The woods are coming back to life now as spring is leafing its way into Upstate New York. There is one tree that stands over a crooked trail in the woods that I own that has a huge wound in its side – a large rectangular hollow that has recently been chiseled out about twenty feet in the air. Since my property is isolated and private, I wonder how this happened. With some investigation, I am able to discover the trespassing woodworker on my property and find that it is one I welcome with relish.
Every spring, when I begin seeing the lines being tapped into the area maples, the striking pileated woodpecker (Dryocopus pileatus) returns to my woods. While these large birds do reside in the Finger Lakes Region throughout the winter, I don’t see them on my property until the warmer months when the snow is mostly gone and the insect life begins to buzz.
Nearly the size of an American crow, pileated woodpeckers are the largest woodpeckers in the United States. Both males and females have a red crest, while the male is characterized with an additional red line drawn from the bill to the throat. They forage on wood-boring insects, such as carpenter ants and beetle larvae, but will also eat fruits, nuts, and berries.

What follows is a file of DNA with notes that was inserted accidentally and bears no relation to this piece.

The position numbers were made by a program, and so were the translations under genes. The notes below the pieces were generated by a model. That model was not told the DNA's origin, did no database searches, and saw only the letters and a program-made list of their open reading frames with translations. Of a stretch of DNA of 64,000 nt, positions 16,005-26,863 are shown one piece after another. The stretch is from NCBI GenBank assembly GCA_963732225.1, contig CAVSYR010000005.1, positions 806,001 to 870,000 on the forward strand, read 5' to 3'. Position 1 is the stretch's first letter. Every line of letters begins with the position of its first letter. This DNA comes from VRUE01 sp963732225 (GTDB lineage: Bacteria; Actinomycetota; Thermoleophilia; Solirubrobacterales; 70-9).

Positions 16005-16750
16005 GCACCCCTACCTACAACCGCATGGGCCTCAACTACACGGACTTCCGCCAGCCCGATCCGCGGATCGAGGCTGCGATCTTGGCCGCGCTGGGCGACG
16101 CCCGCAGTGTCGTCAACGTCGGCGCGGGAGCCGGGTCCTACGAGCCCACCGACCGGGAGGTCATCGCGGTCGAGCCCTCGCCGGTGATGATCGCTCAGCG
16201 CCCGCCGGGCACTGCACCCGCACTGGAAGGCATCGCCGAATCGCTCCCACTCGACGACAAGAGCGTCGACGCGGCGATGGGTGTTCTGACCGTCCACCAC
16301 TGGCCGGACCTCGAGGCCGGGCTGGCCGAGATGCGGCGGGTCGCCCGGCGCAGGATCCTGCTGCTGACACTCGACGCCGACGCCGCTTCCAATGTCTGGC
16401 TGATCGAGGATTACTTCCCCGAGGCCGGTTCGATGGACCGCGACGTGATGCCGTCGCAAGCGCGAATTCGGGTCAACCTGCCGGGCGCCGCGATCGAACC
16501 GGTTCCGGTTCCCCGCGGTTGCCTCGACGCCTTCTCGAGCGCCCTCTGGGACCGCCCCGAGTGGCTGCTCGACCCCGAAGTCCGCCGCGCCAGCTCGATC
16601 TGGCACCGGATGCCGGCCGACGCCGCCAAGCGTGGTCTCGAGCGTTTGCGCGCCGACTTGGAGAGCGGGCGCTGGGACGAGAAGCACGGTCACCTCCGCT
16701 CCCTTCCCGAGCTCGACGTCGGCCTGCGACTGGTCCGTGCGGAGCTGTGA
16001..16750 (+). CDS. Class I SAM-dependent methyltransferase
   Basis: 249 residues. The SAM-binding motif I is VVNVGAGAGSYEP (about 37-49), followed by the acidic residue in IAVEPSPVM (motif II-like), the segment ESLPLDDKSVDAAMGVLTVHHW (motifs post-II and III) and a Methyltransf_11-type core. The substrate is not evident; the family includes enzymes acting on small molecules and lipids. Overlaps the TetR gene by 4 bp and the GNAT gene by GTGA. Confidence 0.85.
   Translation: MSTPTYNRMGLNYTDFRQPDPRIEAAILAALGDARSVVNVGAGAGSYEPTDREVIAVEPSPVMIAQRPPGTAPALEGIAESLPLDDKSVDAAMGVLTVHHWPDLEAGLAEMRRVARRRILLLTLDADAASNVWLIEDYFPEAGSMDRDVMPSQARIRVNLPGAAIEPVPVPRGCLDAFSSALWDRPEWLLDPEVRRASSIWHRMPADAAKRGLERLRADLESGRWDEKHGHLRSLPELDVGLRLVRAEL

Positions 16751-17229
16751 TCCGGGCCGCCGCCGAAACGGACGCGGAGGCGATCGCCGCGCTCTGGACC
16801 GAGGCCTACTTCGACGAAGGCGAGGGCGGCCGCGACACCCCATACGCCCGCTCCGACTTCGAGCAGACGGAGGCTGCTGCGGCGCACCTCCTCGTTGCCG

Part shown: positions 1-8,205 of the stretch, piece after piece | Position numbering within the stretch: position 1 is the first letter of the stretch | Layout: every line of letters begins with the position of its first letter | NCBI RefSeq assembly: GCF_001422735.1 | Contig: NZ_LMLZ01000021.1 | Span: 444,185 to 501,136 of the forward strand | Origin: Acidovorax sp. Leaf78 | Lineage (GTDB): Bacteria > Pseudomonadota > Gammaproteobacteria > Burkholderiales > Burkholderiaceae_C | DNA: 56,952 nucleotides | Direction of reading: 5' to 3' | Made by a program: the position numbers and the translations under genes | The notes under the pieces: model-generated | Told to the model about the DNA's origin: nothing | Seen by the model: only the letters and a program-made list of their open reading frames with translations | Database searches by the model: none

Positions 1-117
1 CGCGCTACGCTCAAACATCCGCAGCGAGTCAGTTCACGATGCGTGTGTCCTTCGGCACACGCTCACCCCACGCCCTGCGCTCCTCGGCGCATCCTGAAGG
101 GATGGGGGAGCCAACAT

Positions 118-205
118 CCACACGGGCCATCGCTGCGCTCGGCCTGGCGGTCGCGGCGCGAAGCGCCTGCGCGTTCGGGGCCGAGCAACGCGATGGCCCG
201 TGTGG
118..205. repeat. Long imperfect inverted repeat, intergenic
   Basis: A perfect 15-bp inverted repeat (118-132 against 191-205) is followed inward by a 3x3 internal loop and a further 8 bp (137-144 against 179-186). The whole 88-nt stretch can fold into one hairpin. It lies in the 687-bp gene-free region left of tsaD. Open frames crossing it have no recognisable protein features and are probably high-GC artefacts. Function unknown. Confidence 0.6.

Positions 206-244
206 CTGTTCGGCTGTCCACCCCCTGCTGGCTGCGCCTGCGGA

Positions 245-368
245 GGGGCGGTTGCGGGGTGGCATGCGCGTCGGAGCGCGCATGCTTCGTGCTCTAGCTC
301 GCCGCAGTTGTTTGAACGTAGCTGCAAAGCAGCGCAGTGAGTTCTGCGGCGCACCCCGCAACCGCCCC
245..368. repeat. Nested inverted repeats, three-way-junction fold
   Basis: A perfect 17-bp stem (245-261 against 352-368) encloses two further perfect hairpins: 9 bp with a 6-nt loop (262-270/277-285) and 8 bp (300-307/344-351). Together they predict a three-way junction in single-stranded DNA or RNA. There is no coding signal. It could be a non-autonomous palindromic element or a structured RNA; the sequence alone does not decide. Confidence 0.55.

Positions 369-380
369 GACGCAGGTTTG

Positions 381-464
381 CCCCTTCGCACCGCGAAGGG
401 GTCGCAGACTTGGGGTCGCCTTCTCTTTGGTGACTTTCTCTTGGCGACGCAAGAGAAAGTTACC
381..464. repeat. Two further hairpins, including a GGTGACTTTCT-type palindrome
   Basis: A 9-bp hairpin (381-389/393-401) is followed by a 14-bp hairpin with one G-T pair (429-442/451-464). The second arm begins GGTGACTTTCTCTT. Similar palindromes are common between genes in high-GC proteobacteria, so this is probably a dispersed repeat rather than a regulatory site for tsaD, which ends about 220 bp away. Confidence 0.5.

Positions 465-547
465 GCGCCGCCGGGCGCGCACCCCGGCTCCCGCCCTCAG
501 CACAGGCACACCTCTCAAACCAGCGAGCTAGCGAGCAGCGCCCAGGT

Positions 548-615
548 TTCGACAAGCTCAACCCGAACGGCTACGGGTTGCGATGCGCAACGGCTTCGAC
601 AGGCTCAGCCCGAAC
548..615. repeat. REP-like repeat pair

Pairs form long-term monogamous bonds, with the males excavating nests in the cavities of large, dead trees, usually with multiple, ovalate entrances. As such, I know by the diameter of my tree (3.5′ at 5′ high) and the rectangular shape of the artwork left behind that my pileated woodpecker was merely feasting and not building a home.
While both sexes will defend their territory year-round against intruders, territorial aggression during the winter is more strongly focused on the nucleus and floaters are occasionally tolerated on the perimeter. Since I have never caught my resident pileated woodpeckers here in the depths of the winter, this information leaves me concluding that my property is possibly the out-skirts of the pair’s territory. Once weather begins to turn and the maple trees begin to waken from their deep winter slumber, the pair begins to make daily forays into my woods again.
Will my wounded maple tree die from the woodpeckers tapping into it? It seems to be doing well so far, but following the rhythms of nature, I know all the trees in my woods will eventually fall. In the meantime, I don’t mind sharing my woods with the spectacular pileated woodpeckers. These woodworkers are welcome on my property any time.
Story and tree photo by Gabrielle L. Wheeler